September 25, 2018 |
The Thoroughbred Breeders’ Association (TBA) has put forward plans for the racing industry to back a new racehorse owners’ premium scheme, based on rewarding British-bred produce, following today’s publication of the British Thoroughbred Breeding Industry Economic Impact Study 2018.
The study was commissioned by the TBA from world-renowned analysts PricewaterhouseCoopers. It follows the lines of a similar exercise conducted in 2014 and has the benefit of being able to draw on trends, which demonstrate that although Britain has a world-class racing industry, the economics of thoroughbred breeding need reversing through increased demand at public bloodstock sales.
The EIS notes: “To safeguard the British thoroughbred breeding industry and ensure its future sustainability, direct intervention is required to increase the financial returns to breeding. Without it, the current level of supply will not be maintained; Britain will not be able to sustain its racing calendar, and the finances of all racing industry participants will be severely impacted.”
The TBA’s proposal, the first of several being developed over the coming months, faces up to the reality that without horses and those who breed, own and race them there would be no racing, and aims to create a virtuous circle around breeding horses in Britain, owning them and finally returning them to stud.
It builds on two existing initiatives, the Plus 10 programme on the Flat and the National Hunt Mare Owners’ Prize Scheme (NHMOPS) for jump racing, with the major difference that bonuses will be wholly focused on British-based criteria.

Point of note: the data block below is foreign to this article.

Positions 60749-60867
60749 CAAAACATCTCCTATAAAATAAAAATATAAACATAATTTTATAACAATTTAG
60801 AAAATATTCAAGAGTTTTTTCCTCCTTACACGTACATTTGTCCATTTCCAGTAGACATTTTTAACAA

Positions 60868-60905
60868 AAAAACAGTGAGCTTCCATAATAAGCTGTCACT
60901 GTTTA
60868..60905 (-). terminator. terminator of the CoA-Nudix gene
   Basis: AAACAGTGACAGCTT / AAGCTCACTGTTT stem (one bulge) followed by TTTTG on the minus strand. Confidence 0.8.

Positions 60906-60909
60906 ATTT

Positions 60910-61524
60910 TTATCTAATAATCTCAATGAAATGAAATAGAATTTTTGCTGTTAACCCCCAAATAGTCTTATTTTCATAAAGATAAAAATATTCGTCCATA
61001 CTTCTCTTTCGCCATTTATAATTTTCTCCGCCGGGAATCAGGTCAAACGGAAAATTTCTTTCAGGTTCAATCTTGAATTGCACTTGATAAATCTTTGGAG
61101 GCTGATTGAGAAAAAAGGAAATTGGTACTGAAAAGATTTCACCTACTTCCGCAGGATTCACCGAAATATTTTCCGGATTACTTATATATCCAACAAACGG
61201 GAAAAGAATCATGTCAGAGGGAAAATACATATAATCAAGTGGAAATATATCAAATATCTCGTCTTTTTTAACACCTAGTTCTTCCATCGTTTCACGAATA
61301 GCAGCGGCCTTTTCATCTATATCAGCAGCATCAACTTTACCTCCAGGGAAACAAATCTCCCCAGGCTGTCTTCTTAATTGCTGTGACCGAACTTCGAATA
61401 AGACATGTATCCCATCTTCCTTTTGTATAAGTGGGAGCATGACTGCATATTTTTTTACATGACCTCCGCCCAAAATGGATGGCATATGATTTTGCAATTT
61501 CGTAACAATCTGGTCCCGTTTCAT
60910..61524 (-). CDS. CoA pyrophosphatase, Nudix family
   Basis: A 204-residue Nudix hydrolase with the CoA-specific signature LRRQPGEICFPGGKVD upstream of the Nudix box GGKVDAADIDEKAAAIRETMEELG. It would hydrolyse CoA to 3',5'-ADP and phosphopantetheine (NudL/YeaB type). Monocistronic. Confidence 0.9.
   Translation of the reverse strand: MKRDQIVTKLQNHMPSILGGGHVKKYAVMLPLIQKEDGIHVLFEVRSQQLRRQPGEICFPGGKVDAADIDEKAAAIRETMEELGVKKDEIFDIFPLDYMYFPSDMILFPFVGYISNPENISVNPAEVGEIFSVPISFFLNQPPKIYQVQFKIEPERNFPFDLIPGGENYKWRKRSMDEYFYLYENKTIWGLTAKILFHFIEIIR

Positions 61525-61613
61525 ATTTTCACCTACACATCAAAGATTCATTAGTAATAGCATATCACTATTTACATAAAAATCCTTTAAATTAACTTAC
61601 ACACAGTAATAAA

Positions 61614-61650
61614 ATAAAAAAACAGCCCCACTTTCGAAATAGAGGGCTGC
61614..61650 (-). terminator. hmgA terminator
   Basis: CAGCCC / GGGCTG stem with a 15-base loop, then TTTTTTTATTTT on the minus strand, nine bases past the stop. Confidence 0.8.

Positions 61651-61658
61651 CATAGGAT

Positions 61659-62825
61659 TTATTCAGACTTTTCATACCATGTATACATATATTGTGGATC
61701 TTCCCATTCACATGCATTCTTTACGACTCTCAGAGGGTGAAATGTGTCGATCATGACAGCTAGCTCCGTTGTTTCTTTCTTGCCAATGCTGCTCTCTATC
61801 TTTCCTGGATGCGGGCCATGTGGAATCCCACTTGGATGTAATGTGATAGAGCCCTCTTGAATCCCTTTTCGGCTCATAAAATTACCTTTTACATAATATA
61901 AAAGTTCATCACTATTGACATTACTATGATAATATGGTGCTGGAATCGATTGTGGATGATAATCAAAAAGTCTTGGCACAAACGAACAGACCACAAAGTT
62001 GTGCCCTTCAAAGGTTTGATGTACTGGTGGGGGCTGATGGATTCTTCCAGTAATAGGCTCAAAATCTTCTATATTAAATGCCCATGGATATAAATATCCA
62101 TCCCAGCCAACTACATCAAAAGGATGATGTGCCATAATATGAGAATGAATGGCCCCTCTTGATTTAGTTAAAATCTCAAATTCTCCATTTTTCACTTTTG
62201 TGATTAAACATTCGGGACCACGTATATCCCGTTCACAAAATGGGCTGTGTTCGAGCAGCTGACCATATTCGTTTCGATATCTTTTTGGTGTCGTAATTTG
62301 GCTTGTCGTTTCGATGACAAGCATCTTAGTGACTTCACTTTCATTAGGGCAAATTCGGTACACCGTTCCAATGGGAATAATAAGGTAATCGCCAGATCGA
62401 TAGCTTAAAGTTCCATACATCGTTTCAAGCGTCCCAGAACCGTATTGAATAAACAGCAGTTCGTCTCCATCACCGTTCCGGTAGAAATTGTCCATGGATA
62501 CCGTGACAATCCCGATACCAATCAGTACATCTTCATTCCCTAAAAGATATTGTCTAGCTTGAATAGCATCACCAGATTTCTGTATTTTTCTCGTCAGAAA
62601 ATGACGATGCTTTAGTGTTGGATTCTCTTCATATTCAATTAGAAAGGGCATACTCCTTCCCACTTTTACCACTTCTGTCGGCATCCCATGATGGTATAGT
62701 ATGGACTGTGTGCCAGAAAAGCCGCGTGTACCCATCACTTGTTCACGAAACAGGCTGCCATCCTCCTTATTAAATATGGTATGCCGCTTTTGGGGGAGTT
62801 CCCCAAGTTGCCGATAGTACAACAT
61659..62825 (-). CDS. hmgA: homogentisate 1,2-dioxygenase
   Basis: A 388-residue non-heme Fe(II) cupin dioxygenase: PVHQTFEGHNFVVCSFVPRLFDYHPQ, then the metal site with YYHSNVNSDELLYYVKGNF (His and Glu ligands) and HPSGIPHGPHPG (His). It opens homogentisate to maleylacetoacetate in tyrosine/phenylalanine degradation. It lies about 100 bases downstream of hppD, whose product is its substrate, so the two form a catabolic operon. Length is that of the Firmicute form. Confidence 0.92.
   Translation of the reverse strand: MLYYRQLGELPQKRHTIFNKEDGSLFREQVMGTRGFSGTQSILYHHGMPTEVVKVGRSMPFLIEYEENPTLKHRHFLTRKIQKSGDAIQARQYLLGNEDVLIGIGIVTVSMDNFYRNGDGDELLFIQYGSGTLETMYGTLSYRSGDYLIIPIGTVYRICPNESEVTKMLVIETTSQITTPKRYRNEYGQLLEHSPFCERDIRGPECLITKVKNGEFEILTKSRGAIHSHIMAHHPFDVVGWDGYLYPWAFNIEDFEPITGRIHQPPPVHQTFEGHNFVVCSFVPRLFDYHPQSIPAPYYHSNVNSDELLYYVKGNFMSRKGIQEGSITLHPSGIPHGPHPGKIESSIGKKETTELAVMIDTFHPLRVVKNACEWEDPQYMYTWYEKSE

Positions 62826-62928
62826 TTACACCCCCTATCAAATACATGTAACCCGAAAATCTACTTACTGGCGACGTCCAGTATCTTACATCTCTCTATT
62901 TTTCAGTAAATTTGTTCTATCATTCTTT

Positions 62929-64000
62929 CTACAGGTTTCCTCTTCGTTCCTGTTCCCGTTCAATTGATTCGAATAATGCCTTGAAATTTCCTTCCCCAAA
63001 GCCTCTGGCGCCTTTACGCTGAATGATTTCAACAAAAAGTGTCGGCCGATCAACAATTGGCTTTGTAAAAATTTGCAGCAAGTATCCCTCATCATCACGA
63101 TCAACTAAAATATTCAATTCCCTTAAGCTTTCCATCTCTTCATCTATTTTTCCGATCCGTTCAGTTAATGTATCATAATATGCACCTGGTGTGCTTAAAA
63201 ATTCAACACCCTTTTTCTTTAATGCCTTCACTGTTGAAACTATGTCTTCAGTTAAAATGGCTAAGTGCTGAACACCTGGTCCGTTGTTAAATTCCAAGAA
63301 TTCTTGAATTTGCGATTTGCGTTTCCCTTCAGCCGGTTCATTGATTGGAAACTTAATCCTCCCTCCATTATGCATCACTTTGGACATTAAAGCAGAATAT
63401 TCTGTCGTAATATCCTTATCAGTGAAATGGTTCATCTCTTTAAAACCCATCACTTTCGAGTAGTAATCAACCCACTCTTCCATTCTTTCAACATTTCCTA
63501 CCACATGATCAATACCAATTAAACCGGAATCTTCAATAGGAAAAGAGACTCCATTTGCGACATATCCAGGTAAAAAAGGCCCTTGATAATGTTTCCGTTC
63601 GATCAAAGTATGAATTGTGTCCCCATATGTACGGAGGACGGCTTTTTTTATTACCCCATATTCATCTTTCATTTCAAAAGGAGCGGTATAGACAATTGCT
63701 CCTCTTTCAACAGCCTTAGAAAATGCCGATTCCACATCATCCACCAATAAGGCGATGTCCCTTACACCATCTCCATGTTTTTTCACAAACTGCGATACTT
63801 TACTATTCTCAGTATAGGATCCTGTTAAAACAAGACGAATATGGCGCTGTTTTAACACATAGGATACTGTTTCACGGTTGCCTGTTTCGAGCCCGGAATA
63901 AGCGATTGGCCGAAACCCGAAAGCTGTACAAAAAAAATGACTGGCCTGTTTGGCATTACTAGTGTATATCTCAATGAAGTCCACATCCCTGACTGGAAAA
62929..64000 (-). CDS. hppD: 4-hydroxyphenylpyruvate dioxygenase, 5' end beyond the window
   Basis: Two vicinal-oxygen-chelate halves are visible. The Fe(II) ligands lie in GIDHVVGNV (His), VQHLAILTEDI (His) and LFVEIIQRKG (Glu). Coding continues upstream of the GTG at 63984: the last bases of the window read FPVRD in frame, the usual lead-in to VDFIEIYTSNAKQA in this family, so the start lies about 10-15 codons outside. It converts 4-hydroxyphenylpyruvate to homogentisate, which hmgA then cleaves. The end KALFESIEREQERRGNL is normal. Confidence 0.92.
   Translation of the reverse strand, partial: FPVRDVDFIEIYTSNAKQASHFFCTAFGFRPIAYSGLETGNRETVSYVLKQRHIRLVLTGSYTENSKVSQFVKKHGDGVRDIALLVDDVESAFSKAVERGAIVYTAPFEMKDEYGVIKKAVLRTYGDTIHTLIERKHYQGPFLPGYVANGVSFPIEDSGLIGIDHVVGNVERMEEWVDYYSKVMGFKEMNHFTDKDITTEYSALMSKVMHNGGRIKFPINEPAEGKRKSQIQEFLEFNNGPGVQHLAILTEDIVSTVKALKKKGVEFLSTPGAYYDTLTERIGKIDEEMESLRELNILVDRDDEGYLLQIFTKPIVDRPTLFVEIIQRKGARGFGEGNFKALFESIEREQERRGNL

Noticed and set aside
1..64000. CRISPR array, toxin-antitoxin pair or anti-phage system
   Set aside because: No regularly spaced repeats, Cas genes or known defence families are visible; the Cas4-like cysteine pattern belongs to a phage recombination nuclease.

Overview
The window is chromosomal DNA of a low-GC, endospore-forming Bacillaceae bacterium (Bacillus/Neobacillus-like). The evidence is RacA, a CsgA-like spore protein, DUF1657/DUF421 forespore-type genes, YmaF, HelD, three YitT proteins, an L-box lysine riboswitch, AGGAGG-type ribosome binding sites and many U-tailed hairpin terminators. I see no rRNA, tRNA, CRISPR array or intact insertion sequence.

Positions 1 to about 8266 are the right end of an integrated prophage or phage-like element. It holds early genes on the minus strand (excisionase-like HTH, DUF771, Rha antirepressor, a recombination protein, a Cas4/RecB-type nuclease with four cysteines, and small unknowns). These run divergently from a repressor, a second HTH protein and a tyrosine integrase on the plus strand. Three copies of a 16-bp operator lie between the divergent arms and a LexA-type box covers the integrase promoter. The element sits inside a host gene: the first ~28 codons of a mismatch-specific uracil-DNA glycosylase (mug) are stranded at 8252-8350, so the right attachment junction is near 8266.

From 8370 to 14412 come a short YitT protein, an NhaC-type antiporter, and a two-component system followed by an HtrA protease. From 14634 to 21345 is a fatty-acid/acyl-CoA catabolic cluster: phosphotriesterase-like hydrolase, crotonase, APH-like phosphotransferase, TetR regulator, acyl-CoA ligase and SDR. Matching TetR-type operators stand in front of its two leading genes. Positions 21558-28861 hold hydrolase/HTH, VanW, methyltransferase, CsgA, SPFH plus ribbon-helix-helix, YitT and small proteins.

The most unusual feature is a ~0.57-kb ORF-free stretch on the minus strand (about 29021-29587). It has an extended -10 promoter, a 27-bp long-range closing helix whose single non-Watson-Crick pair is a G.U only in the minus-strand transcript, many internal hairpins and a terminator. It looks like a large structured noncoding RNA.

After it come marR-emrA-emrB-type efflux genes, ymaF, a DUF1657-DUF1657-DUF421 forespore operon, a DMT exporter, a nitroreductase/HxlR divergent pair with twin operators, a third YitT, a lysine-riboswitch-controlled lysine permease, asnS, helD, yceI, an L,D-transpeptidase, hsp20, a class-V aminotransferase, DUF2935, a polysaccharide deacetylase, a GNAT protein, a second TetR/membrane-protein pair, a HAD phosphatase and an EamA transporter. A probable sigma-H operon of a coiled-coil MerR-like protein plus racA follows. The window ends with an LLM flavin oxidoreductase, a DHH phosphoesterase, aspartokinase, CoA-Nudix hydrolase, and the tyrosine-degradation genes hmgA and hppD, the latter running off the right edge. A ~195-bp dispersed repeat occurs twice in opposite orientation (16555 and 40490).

The major element of the proposal is a scale of bonuses for nominated foals out of British-based mares, graduated according to whether they are visiting British-based or overseas stallions. Around 850 races for two- and three-year-olds and a further 150 fillies-only races on the Flat and about 1,900 jump races will carry bonuses, and it is envisaged that substantially higher prizes will be offered than at present.
The TBA believes there is an urgency about the need for action, and that timing is crucial if the breeding industry is to remain robust and future-proof, especially as the EIS notes that “Brexit presents a disruptive challenge.”
The TBA wishes to thank the HBLB and Racing Foundation for their financial support of the EIS and all of the individuals and organisations who contributed to the report.
Major points from the EIS:
- In 2017, the thoroughbred breeding industry contributed £427 million to the British economy, supporting more than 19,000 jobs, and around 87% of the direct economic impact accrued to the rural economy.
- The number of broodmares has increased by around 500, to 9,000, since 2013, and the number of foals born annually has gone up from 4,420 to 4,778 in the same period.
- However, industry profitability has deteriorated significantly; 66% of breeders surveyed in 2017 were unprofitable, compared with 45% in 2013.
- 353, or 8%, of breeders have left the industry in the last five years.
- Polarisation of small and large breeders is growing, as evidenced by yearling sales’ returns, which show that the average filly sold at Tattersalls’ Book 1 auction made an estimated profit of £118,000, but those sold at Book 3 showed an estimated loss of £23,500.
- One-third of British-bred foals are produced by breeders with one or two mares, but their numbers have declined by 5% since 2013.
- Since 2012, Britain’s thoroughbred trade deficit has almost doubled, as the value of imports has grown at a faster rate than exports.
- More than 25% of stud farms have skills gaps, compared to 14% of businesses nationally.